Meanwhile, of the 82 state-inspected facilities, the Kansas Department of Agriculture received requests to store 7.1 million bushels of wheat in temporary ground piles, said Heather Lansdowne, the department's spokeswoman.

The most ground permits issued in recent years was in 2007, with more than 3.6 million bushels of wheat. That same year, elevators asked to pile about 35 million bushels of corn and milo in ground piles.

Also, she said, conditional storage requests for wheat - or storage in a building or structure other than an elevator - totals 5.725 million bushels.

Both agencies are still awaiting permits for fall harvest.

The glut of grain is extending the slump in commodity prices as the farm economy continues to spiral downward.

That doesn't just impact farmers, said Kim Barnes, chief financial officer at Pawnee County Cooperative Association. It affects everyone - from other ag suppliers to the restaurants and storefronts along Main Street.

At the Larned-based cooperative Friday, the price of wheat was around $2.72. The government loan rate in the county Friday was $3.09. Farmers have put about 100,000 bushels of wheat into the government marketing loan program - hoping for better prices. Others are taking loan-deficiency payments.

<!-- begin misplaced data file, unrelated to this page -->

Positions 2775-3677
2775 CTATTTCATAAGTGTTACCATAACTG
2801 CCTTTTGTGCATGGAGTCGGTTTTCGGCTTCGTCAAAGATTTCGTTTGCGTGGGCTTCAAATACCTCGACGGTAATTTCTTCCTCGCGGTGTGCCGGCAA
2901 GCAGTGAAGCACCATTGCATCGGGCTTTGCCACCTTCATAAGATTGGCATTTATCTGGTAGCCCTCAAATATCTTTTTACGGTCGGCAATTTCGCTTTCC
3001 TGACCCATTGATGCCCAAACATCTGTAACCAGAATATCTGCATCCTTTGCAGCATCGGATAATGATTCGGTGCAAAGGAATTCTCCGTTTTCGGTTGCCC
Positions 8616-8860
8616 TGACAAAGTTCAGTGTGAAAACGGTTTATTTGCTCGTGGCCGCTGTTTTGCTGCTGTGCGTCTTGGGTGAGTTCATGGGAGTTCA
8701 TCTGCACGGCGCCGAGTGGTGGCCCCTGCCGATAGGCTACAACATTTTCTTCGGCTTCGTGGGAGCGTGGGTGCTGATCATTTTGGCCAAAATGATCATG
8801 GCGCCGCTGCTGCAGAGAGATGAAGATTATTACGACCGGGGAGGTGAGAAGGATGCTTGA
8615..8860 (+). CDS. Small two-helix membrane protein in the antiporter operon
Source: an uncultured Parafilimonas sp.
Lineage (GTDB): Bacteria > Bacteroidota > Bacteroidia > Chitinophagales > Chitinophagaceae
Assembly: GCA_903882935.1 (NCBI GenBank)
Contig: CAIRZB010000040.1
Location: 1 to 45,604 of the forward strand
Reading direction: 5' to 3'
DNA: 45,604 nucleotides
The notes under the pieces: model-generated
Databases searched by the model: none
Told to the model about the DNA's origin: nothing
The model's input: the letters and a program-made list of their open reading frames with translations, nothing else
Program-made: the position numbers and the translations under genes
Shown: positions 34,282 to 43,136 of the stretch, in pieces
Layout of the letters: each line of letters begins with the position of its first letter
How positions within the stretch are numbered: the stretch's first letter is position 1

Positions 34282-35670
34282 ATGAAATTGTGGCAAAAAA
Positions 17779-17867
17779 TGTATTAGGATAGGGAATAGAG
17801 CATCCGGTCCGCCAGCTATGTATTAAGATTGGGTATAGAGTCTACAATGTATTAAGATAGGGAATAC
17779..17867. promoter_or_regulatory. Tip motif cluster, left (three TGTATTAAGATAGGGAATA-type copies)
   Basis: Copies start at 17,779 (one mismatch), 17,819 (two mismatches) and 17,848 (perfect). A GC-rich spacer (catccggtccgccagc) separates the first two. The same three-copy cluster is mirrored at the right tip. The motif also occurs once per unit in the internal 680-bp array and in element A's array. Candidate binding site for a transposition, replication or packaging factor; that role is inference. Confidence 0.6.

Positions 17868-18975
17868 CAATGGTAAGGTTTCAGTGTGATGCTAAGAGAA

"We need some export business," Barnes said. "Yes, we are in mid-America, we are in Pawnee County, but what is happening in China and the world around us affects our daily lives."

With the start of a bumper harvest less than 10 days away, his employees are making more room in the elevators - shipping out wheat by rail and by truck to terminals in Wichita. Barnes said the company received a record 4 million bushels of wheat - 800,000 bushels more than the previous record, which was set in 2015.

"We are trying to make as much space as we can in our elevators," he said, but added, "This harvest is big enough we won't contain it all."

The cooperative didn't need to put wheat on the ground this year with the addition of 700,000 bushels of concrete storage at its Garfield location just before wheat harvest. Also, the cooperative added 1.2 million bushels of storage capacity before last year's fall harvest.

"And we still had to put 1.3 million bushels of milo on the ground," said Barnes of the 2015 fall harvest. "We'll have that much or more on the ground this year."

Farmers have sold about 65 percent of their wheat crop, said Barnes, but added concern mounts for the 2017 wheat crop. With the stagnant markets, the cooperative still has corn and milo carryover from 2015 - just like many elevators.